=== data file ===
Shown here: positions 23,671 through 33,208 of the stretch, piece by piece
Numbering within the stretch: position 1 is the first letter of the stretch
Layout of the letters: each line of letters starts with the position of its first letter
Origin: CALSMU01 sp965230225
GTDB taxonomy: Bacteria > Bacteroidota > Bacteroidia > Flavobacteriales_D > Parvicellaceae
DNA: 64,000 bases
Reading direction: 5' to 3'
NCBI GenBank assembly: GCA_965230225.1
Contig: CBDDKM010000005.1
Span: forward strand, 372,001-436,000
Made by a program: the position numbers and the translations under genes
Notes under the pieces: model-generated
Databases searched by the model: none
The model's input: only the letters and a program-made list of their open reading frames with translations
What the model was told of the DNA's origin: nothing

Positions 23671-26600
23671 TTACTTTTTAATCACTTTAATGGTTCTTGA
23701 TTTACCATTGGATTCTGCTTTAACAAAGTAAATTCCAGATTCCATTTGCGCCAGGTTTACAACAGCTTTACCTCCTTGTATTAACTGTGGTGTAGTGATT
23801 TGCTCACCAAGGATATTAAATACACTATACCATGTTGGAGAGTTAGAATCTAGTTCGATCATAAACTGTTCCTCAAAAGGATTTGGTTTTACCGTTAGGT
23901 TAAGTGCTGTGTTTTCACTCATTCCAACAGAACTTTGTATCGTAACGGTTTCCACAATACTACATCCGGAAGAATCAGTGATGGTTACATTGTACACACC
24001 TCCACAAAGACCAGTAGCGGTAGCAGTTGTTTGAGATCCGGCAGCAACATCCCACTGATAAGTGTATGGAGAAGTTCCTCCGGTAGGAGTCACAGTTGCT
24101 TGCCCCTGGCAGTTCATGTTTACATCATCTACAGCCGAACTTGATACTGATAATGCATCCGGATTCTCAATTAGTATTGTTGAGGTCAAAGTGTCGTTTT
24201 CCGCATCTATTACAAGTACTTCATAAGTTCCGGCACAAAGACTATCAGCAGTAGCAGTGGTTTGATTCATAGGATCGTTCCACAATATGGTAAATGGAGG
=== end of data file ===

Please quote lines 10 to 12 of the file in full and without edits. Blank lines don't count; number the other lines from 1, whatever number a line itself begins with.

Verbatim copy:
Span: forward strand, 372,001-436,000
Made by a program: the position numbers and the translations under genes
Notes under the pieces: model-generated